Forgotten 遗忘 is an original stage-play by Daniel York Loh

Perhaps nothing sums up East Asian invisibility in the West more than the long-forgotten story of the Chinese Labour Corps who worked behind the lines for the British and French armies towards the tail-end of World War One, contributing hugely to the outcome of this most devastating and brutal of conflicts, but who have simply vanished into the mists of time.

Forgotten 遗忘, an original stage-play by Daniel York Loh produced by Moongate and Yellow Earth, seeks to rectify this in bold, explosive fashion by placing this long-buried piece of Chinese and European history literally centre-stage for the next four weeks as the stories of these mainly poor, mainly illiterate men mainly from Northern China forms the basis of a visceral and exciting piece of theatre packed with thrills, comedy, tragedy and tenderness.

The Chinese title of the play is 遗忘 which means ‘Forgotten’. ‘Left behind’. ‘Erased’. And erased is what these approximately (there is no precise figures) 140,000 men where. Literally airbrushed out of history by Western colonial powers, who cared little for the plight of ‘coloured labour’ as it was described then, and various governments of China, who perhaps regarded the incident of the Chinese Labour Corps as something of an embarrassment from an era where the then Republic of China (in stark contrast to now) teetered on the point of collapse – milked by foreign colonialists and driven by internal strife, as well as being up to its neck in debts incurred from indemnities demanded from foreign powers.

The labourers were a desperate throw of the dice to gain China a seat at the post-war peace conference and hopefully regain some sovereignty and international parity. The gambit backfired disastrously however as the Europeans and Americans turned their backs on China – an incident that has reverberated all down the 20th Century to present day.

From copious research York Loh has created a story of three young and the woman they leave behind who make up an amateur Chinese theatre troupe. York Loh: “As I researched further, I also learned that many of the labourers were incredibly artistic. They carried musical instruments with them, they told stories, they sang songs, they performed for each other and their white officers, they made trinkets for sale, they painted wall and ceiling frescoes, they made engravings on bomb-shells. Only the other week Antiques Roadshow featured an elaborate and strikingly intricate folding painting which some labourers had presented to British officers.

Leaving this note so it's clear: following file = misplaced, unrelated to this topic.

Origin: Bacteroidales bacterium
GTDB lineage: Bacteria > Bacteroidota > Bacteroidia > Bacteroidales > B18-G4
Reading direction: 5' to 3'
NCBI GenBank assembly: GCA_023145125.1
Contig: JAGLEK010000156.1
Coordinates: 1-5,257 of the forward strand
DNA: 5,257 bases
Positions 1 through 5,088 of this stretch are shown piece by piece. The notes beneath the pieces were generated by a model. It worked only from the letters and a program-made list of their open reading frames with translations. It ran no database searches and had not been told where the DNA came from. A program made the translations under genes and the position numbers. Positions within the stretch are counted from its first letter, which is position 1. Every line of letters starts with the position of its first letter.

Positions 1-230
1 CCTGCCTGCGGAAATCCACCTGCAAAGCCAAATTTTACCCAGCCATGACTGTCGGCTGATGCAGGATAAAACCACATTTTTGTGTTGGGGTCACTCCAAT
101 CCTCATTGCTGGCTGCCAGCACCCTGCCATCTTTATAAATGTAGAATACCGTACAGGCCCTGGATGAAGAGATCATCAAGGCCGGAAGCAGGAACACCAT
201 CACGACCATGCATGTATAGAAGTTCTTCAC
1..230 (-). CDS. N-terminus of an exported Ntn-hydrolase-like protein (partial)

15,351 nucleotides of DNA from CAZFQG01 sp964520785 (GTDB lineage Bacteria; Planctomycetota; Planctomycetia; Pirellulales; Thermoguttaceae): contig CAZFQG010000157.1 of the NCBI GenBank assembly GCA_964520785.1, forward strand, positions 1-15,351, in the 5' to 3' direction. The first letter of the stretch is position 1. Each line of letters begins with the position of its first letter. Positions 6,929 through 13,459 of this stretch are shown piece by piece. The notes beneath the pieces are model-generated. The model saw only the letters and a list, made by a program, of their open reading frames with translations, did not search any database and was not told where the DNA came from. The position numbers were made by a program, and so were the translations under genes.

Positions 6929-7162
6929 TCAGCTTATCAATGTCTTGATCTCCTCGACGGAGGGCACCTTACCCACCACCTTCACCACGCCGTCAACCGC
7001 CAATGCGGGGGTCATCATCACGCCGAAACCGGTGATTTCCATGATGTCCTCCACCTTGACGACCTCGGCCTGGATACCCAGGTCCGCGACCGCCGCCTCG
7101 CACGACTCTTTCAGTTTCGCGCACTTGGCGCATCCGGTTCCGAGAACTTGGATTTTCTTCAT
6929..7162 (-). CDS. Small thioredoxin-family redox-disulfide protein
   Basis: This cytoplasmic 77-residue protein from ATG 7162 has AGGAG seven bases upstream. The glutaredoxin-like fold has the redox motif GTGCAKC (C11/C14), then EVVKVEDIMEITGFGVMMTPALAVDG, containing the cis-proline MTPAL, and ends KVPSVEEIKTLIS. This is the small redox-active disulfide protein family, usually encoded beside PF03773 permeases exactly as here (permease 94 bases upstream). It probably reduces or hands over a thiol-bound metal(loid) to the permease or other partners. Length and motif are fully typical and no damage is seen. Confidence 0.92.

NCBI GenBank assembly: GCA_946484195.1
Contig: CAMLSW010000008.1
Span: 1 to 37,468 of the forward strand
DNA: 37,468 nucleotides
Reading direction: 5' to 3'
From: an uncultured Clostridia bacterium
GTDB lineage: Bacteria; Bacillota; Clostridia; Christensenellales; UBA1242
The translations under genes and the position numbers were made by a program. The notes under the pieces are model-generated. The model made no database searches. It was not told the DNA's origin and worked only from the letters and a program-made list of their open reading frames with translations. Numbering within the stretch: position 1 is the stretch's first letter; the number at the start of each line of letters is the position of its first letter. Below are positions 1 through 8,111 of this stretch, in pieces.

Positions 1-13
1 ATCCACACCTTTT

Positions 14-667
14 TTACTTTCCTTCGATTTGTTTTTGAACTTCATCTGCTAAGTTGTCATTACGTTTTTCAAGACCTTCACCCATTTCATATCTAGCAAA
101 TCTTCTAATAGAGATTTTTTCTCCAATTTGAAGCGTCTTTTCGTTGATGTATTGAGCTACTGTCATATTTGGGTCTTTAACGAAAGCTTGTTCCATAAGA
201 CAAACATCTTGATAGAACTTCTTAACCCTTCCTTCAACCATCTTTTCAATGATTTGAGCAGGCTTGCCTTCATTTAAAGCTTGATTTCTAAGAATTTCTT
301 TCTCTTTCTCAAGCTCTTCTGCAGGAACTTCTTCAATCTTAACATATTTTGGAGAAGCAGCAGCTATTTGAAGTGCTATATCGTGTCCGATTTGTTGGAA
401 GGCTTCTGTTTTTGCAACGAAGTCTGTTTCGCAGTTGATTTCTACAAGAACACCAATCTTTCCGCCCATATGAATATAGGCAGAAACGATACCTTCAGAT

“The characters in our play are an amateur Chinese theatre troupe. It often seems that we’re brought up with the idea that arts and culture are the preserve of rich educated people. But arts and stories belong as much, if not more, to less privileged people. Because art redeems us. All too often East Asians are regarded as silent workhorses with no emotions, no aspirations, no hopes, no dreams, no inner life at all. Our play is about East Asians who fight to leave their story behind.”

The play is directed by upcoming theatre director Kim Pearce and stars an all British East Asian cast- Rebecca Boey, Jon Chew, Camille Mallet De Chauny, Zachary Hing, Michael Phong Le and Leo Wan- with other British East Asians in the creative team-Jessica Hung Han Yung (lighting), Liz Chi Yen Liew (composer), Quang Kien Van (movement director), Mingyu Lin (assistant director), Zhen Lin (Moongate producer), Kumiko Mendl (Yellow Earth producer).

BEATS Org have organised a special evening for British East Asians and friends on October 27th performance with reduced price tickets for the show, a chance to mingle with the creatives plus a free panel discussion with Karen Soo (whose grandfather served with the Chinese Labour Corps) and renowned academic Frances Wood who has written copiously about the Chinese Labour Corps. You can ask questions and get signed copies of Frances’s book (Betrayed Ally) and the playtext of Forgotten 遗忘.

For more about Daniel York see our film ‘Hapa Experience’ part 1 and

Details and bookings:
Otherwise the play runs from October 23rd – November 17th at Arcola Theatre.

Tickets can be booked at